WASHINGTON (Reuters) – U.S. and Mexican trade negotiators are close to squaring away bilateral differences on the North American Free Trade Agreement (NAFTA) and will resume talks on Monday morning, Mexican Economy Minister Ildefonso Guajardo said on Sunday.
Earlier, Guajardo told reporters the two sides were likely “hours” away from reaching a common position, but in the evening he said more work still needed to be done, and that talks would start again on Monday at 9 a.m. local time in Washington.
“We’ve continued making progress,” Guajardo said.
The Mexico-U.S. discussions have focused on crafting new rules for the automotive industry, which U.S. President Donald Trump has put at the heart of his drive to rework the 24-year-old pact he says has been a “disaster” for American workers.
Canada has sat out the most recent phase of the year-long discussions, and once it rejoined the talks, the three sides would need to work for at least another week, Guajardo said.
Leaving the offices of U.S. Trade Representative (USTR) Robert Lighthizer late on Sunday, Mexican Foreign Minister Luis Videgaray said Canada would return once bilateral issues were resolved. “But we haven’ve finished this stage yet,” he said.
The two sides have been gradually nearing agreement on autos, and one source close to the negotiations said at the weekend there was now “little” separating the two.
Industry sources say they are close to agreeing on raising the regional automotive content threshold for tariff-free access under NAFTA to around 75 percent from 62.5 percent.
Still, the Trump administration has been seeking to impose a cap on Mexican car and SUV exports to the United States that could be sent duty-free or at a 2.5 percent tariff, complicating the auto talks, three people with knowledge of the matter said.
Two automakers say the United States want Mexican exports of cars and SUVs to be capped at about 2 million units, up from some 1.77 million exported in 2017, excluding pickup trucks.
Including pickups, Mexico exported more than 2.3 million vehicles to the United States last year.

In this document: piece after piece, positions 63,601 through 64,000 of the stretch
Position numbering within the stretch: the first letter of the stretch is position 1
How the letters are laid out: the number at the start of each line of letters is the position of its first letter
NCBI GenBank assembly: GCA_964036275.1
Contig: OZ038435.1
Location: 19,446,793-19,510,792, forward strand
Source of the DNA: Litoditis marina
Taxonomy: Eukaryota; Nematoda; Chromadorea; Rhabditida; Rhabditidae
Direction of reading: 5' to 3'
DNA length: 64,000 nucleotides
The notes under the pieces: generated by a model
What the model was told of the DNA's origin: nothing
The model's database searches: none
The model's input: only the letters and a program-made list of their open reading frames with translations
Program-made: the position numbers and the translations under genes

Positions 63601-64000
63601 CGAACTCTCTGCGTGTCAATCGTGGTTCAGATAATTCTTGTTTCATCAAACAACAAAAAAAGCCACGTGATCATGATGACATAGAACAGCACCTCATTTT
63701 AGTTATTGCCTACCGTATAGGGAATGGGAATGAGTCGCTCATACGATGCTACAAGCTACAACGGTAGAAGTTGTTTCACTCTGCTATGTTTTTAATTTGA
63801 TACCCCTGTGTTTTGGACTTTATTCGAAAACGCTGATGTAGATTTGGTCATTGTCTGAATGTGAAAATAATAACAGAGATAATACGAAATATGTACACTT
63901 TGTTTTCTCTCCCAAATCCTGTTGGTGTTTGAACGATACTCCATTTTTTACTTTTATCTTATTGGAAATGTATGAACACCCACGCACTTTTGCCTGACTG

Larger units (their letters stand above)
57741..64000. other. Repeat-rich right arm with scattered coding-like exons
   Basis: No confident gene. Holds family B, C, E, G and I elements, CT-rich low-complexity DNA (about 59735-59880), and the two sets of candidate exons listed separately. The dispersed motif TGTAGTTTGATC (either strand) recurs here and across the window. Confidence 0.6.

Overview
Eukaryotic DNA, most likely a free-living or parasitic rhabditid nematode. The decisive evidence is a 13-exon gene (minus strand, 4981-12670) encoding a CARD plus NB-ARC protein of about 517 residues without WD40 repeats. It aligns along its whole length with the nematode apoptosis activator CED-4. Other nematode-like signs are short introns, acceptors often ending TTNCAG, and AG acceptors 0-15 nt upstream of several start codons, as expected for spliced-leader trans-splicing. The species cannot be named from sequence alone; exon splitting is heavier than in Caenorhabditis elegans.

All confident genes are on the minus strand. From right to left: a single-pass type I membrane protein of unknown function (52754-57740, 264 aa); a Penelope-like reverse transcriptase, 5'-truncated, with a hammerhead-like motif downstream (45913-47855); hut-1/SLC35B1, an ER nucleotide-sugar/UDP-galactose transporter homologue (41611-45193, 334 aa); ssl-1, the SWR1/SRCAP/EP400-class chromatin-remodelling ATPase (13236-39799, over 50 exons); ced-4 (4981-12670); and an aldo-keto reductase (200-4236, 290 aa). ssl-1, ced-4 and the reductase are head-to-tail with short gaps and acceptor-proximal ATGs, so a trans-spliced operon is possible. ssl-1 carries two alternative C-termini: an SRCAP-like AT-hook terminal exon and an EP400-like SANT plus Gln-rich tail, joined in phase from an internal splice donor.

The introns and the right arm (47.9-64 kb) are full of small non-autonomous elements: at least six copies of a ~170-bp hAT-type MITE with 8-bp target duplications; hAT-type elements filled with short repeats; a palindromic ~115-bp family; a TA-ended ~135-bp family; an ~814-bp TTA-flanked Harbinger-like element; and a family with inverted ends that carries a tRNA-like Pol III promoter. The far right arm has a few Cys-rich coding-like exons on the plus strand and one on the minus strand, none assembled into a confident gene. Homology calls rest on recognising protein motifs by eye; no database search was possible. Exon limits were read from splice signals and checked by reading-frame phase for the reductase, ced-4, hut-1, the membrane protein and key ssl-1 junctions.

Mexico’s economy ministry declined to comment. A USTR representative did not respond to a request for comment.
Trump said on Saturday that Washington could reach agreement with Mexico “soon” as the chief trade negotiator of Mexico’s incoming president signaled possible solutions to energy rules and a contentious U.S. “sunset clause” demand.
Since Mexico’s July 1 presidential election, the bilateral talks have been complicated by divisions between the incoming and outgoing Mexican administrations over energy policy.
The team of leftist Mexican President-elect Andres Manuel Lopez Obrador has resisted enshrining the 2013-14 opening of the oil and gas sector enacted by outgoing President Enrique Pena Nieto in the new NAFTA, people close to the talks say.
Long skeptical of foreign companies entering the Mexican oil industry, Lopez Obrador opposed Pena Nieto’s energy reform.
Jesus Seade, the incoming Mexican government’s chief NAFTA negotiator, said the issue had been “ironed out” at the NAFTA talks, without going into detail. He said this week it was not a “substantive” matter and that Lopez Obrador’s team had wanted to check the terms were consistent with the Mexican constitution.
If three-way talks run into September, final approval of the deal in Mexico will likely pass to Lopez Obrador, because under fast track authority, the U.S. Congress needs 90 days’ notice to vote on a new NAFTA once the renegotiation is finished.
Lopez Obrador is due to take office on Dec. 1.